Dear all,

There’s a mathematical oddity that I don’t quite understand. When we have non-separability in utility derived from non-durable and durable consumption, we can use the following CES aggregator:

which becomes the Cobb-Douglas equation when \eta goes to 1

Now, we assume there’s a housing preference shock so we can shock the \gamma parameter. Since I wanted to see what’s going on, I linearized the equation and we get:

where g_t is the shock. Now, what could happen here is that both C and H go down in deviation from steady state, but X goes up. Mathematically this is possible. Yet I find it hard to interpret it. X is the consumption basket so to speak that gives utility to the household, which consists of non-durable goods and housing services. But I find it hard to explain what drives the increase in X even though both of its components decline.

Thanks in advance.

Are you sure the linearization is correct? Can you also provide your derivation?

Sure, please find the pdf attached. I did in both level and log-linearization. Thanks.

X Bundle.pdf (85.0 KB)

The linearization is correct, but the sign of the effect of \epsilon_t depends on \ln(H/C). If H is bigger than C, you get a positive sign. That makes intuitive sense. Take a numerical example

```
gamma=2;
epsilon=1;
C=1;
H=2;
X=C^(1-gamma*epsilon)*H^(gamma*epsilon)
```

You will get X=4.

Now use

```
epsilon=1.01
X=C^(1-gamma*epsilon)*H^(gamma*epsilon)
```

and you will get X = 4.0558. The reason is that increasing \epsilon will put more weight from C=1 to H=4 in the aggregate, increasing its value. That is the first order effect the linearization shows.

Hi Johannes,

Mathematically this makes sense indeed. But what doesn’t make sense to me is the story behind it, from an economic perspective. Here’s a picture of my IRFs.

So the story is that just because the value of the housing weighting factor goes up, when both C and H go down in deviation from the steady state, X goes up. So if X is the consumption basket, just increasing preferences for one of the goods in the basket increases the value of the basket, despite the fact that both of its components go down? For me this wouldn’t make sense.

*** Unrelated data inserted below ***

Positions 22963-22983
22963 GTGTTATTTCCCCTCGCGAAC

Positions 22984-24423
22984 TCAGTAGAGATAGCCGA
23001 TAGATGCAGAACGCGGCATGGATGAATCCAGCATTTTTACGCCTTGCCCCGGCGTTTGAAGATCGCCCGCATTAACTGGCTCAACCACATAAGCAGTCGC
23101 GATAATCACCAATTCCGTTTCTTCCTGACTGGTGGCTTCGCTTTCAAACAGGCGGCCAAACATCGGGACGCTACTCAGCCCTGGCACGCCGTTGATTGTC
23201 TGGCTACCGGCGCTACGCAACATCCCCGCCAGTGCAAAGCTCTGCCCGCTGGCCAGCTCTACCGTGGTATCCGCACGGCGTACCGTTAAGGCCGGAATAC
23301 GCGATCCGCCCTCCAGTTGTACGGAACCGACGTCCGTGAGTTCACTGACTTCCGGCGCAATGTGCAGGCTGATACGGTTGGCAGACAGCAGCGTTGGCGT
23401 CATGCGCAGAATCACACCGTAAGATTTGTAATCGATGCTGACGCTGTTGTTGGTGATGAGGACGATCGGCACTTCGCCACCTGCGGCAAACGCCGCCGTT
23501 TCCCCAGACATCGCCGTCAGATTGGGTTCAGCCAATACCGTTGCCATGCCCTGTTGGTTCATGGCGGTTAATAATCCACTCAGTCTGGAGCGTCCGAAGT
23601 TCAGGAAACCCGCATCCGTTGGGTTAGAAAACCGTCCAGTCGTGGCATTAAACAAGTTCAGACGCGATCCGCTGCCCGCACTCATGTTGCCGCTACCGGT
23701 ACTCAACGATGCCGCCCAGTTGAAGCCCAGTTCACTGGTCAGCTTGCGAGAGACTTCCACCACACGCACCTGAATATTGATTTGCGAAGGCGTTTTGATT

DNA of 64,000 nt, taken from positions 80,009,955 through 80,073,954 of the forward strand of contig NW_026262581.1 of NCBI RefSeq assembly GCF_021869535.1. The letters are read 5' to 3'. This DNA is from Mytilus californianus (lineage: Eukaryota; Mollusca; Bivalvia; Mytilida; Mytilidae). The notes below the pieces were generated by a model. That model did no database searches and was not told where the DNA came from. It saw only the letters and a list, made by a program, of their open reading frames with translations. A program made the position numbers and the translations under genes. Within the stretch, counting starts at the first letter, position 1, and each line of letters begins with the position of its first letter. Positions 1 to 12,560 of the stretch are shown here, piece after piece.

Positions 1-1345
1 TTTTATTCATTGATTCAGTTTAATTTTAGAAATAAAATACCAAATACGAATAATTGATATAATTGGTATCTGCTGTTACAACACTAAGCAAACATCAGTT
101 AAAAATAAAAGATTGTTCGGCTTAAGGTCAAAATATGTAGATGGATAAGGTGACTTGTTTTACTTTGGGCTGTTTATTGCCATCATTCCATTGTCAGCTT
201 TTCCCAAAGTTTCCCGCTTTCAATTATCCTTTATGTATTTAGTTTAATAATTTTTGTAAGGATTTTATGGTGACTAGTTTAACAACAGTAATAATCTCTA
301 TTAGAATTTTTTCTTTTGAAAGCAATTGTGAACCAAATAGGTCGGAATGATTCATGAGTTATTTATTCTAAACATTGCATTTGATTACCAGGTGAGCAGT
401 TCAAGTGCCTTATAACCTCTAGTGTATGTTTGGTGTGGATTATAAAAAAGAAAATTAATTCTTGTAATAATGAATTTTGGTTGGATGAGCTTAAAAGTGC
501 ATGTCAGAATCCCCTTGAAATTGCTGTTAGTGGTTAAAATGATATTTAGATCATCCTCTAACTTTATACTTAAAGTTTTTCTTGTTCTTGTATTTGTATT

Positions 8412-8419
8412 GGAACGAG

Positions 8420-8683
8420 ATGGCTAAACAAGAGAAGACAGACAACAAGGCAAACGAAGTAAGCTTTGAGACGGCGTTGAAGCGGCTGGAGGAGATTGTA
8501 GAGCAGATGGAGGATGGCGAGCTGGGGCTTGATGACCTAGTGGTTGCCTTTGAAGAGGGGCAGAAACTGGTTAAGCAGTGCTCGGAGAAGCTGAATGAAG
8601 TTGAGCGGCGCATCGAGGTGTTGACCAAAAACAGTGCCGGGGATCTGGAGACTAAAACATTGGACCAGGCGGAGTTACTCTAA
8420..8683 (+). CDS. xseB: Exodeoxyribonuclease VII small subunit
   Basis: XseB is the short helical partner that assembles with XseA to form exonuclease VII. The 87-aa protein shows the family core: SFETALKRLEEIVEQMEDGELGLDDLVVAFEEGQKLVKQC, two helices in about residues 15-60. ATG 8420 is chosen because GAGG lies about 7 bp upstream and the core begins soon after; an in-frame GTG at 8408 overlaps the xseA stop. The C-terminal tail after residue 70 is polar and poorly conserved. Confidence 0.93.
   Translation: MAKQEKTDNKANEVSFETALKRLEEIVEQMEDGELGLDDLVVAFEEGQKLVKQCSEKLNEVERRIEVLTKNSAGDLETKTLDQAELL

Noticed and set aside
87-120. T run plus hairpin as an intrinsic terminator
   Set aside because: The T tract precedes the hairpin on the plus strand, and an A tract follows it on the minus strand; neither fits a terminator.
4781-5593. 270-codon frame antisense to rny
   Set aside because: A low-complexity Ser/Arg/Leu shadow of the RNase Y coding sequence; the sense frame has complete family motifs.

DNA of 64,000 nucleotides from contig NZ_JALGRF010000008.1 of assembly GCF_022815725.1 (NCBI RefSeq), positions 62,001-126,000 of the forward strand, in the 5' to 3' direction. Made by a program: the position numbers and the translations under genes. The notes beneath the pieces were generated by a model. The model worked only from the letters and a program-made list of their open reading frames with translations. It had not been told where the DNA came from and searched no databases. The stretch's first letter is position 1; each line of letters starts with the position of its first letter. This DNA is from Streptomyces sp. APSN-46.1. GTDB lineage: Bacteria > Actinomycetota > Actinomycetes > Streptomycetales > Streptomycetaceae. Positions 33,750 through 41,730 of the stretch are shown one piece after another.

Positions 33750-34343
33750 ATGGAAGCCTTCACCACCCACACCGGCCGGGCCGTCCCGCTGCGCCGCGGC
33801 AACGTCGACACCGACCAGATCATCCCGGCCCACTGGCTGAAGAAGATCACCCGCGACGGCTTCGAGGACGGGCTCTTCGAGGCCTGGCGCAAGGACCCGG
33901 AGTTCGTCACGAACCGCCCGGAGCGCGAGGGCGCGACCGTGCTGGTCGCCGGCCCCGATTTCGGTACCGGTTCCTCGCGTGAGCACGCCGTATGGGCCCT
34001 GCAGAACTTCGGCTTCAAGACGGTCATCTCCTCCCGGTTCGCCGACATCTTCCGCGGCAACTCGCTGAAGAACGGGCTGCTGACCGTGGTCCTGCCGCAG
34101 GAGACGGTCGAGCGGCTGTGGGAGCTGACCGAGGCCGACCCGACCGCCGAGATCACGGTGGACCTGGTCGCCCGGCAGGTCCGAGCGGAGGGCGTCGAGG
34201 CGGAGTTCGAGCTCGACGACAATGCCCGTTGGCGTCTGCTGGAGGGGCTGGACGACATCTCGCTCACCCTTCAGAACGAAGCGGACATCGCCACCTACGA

Why not? You are changing the preferences of the agent by altering the weighting in a weighted average. If the increase in weight for the relatively abundant good increases by more than its actual values, the household will feel better off.

Sure, but in the weighted average both of the components decrease, regardless of which good is more abundant. Even if we make the weight on housing 1, X should in theory experience a fall, since housing falls…or I’m overlooking something…

Say you current weight on food and housing is 0.5 and you have a rather large flat and enough to eat. but you don’t value that large flat too much. Then a kid arrives and your utility weight on housing increases to 0.7 despite your housing actually going down a bit because you need space for a crib and you have less to eat for yourself. Say it decreases 10%. Your overall utility aggregate may still increase in this case. Take numbers of C=1 and H=2 and make the aggregate just linear. 0.5\times 1 + 0.5\times 2=1.5. After the kid arrives 0.3\times 0.9 + 0.7\times 1.8=1.53. The reason is that you derive more utility from housing despite its actual amount going down.

I see, I guess what confuses me is the fact that X is not utility, but rather an aggregate consumption bundle. The Utility function is just a function of X and labour. So the interpretation of X is somewhat interesting. I guess one can say, your aggregate consumption goes up as a result of a higher preference for housing, in whatever abstract units we measure it…